By Dana Sizemore
It’s back to school time again, and very soon kids everywhere will be filing back into their classrooms. The return to school each August squeaks in with a parade of new shoes and backpacks, while it marches in with a promise… the promise of a new start in a higher place. As students move on to the next level, for many this fall, moving up will soon mean moving out. are that many more who are starting their senior year of high school and just now deciding where they will go after they graduate. Today’s seniors have loads of options as to where and how to continue their education. Kentucky hosts nine public universities and countless other private institutions. Ranging from very large universities, to the smallest of private schools, and even vocational schools— the options can be overwhelming. 
Where a student chooses to go to college is one of the most important decisions he or she will ever make. Brad Goan, the Vice President for Enrollment and Dean of Admissions at Transylvania University says that choosing a college is about “finding a good fit.” He says every student needs to evaluate, “how the opportunities a college provides match with your needs and wants; and with your expectation of the college experience.” Goan says that every type of college has something different to offer. He says students need to ask themselves, “Which of these things will make their experience most meaningful and add value to their life after college.”
To help ease some of the anxiety that surrounds this topic, we will discuss some of the different types of higher education options out there. We will also take a look at their costs; and get an idea of the academic, as well as the campus experience at these different places of learning. PUBLIC UNIVERSITIES
Public Universities are called “public” because they receive state or federal funding, through public tax dollars, to operate. Because of the acceptance of public funds, public universities are required to adhere to many federal standards and state-wide admission requirements. 
Public universities are built to educate the masses, so they are usually large schools, on vast campuses. If diversity is what you,or your soon to be college student seeks, the public university is where it’s at. They house large departments and scores of degree options. The University of Kentucky, for instance, hosts 16 colleges and professional schools, and offers more than 200 academic programs. This also means that class sizes are large, especially in those basic courses that everyone needs to get. Class sizes at UK range from 10-100 students, with the average being around 33 students.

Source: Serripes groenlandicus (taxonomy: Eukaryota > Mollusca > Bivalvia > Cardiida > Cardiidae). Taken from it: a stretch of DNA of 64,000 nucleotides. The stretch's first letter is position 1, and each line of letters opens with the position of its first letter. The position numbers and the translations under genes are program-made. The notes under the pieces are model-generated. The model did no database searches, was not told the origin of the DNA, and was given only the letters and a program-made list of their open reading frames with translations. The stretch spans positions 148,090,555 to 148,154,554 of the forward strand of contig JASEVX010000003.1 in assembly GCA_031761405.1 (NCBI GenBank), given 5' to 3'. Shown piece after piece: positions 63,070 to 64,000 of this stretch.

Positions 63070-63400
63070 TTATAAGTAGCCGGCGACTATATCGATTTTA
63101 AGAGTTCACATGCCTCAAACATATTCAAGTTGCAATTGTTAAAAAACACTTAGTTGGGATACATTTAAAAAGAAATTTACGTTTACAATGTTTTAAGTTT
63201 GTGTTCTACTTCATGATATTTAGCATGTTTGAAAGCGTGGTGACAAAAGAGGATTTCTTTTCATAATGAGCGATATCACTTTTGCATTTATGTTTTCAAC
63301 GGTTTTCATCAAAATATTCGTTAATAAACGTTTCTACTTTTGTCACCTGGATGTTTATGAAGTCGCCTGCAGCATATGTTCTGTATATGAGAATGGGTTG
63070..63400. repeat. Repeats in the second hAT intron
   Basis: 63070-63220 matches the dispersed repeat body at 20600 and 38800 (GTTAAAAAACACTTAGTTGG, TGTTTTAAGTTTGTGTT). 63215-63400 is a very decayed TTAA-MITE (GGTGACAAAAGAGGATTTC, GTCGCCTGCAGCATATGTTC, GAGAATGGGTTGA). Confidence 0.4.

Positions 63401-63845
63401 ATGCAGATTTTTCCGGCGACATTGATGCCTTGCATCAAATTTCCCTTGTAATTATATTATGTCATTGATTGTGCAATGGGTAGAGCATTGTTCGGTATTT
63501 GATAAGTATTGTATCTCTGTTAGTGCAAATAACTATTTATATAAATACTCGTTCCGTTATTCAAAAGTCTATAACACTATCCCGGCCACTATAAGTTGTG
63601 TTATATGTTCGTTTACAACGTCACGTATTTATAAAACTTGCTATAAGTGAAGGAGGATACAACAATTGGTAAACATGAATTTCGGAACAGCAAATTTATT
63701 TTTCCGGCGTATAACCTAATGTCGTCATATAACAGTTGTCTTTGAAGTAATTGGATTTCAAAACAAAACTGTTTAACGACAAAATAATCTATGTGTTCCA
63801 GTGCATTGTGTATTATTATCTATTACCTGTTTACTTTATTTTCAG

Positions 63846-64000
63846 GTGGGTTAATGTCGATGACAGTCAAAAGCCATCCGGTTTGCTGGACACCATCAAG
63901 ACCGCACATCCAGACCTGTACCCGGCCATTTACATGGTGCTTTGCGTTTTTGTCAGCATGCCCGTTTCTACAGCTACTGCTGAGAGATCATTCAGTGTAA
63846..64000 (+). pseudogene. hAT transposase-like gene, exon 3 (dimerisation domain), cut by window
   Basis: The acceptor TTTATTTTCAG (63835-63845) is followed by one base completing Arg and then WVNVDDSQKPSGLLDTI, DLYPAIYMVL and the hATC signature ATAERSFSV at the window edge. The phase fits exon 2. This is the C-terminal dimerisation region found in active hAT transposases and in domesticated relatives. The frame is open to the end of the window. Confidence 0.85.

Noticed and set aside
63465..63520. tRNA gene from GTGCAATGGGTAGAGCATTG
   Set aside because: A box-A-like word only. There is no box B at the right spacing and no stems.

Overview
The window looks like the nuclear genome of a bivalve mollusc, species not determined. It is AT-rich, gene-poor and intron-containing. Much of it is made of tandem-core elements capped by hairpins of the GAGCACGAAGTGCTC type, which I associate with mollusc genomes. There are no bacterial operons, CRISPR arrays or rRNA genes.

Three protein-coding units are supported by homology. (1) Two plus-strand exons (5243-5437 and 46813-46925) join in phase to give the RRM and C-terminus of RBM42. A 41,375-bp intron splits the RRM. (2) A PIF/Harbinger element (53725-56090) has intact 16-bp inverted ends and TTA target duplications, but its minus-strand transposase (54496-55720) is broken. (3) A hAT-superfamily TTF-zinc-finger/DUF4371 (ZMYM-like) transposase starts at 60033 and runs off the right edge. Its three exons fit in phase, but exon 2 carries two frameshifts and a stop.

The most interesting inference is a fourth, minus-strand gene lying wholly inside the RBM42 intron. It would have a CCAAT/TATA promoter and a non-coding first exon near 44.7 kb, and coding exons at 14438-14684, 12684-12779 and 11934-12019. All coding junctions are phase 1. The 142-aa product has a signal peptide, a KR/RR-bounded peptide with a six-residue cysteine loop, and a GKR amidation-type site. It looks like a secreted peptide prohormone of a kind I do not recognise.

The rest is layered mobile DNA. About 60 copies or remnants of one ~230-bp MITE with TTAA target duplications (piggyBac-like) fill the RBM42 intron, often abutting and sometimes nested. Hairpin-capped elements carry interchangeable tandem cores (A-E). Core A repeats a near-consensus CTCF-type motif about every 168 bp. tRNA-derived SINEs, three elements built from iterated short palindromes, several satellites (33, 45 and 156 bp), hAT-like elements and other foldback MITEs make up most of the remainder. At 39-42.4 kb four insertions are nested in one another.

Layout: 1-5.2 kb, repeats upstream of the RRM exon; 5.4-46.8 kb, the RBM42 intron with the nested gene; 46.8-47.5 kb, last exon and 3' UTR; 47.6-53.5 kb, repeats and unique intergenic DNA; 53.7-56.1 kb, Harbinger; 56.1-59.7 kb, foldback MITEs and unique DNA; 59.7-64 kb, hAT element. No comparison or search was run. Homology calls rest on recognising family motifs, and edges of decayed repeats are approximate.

The faculty at public universities is generally very involved in research in their fields. This equates into many practical and exciting research assistance opportunities for students, and can often open doors for future employment.     
In addition to more academic opportunities, public universities also offer a wide variety of campus-based recreational activities. 
Sororities and fraternities; intramural sports leagues; clubs and more can often be heard buzzing around campus. UK hosts more than 450 student organizations and clubs, as well as 16 types of sports teams for students to take part in.
The average cost of tuition at a state university is $8,893 per year. The average cost of room and board is $9,205. This means students living on campus will pay somewhere around $18,098 per year. The University of Kentucky estimates that by the time the costs of tuition, room and board, books, travel expenses and personal expenditures are factored in, a student will invest around $23,800 a year to attend the university. That estimate drops to $15,400 if they are not living on campus. To help with the cost of higher education, public schools often offer a wide variety of grants, work to earn programs and unique funding opportunities. 
Private colleges or universities are not funded by public dollars, and therefore are not required to adhere to many of the admissions requirements that public universities do. Private schools can, and often do, have more stringent academic acceptance standards. Some are affiliated with a specific religious belief that defines the institutional ideology, and may even set standards for expectations in student behavior. 
Private colleges are often smaller in size, and reside on smaller campuses. This means class sizes are smaller and more intimate, allowing students more opportunity to get to know their professors. The average class size at Transylvania University is 13 students. Goan says, “This intimate academic environment provides students the opportunity to work very closely with each other and with the faculty members.” He says, “… professors know students well enough to really push them in their areas of strength and support them in their areas of weakness. Knowing students this well also allows faculty members to recommend or guide students to additional opportunities outside of the classroom – like internships, research opportunities and volunteer experiences.”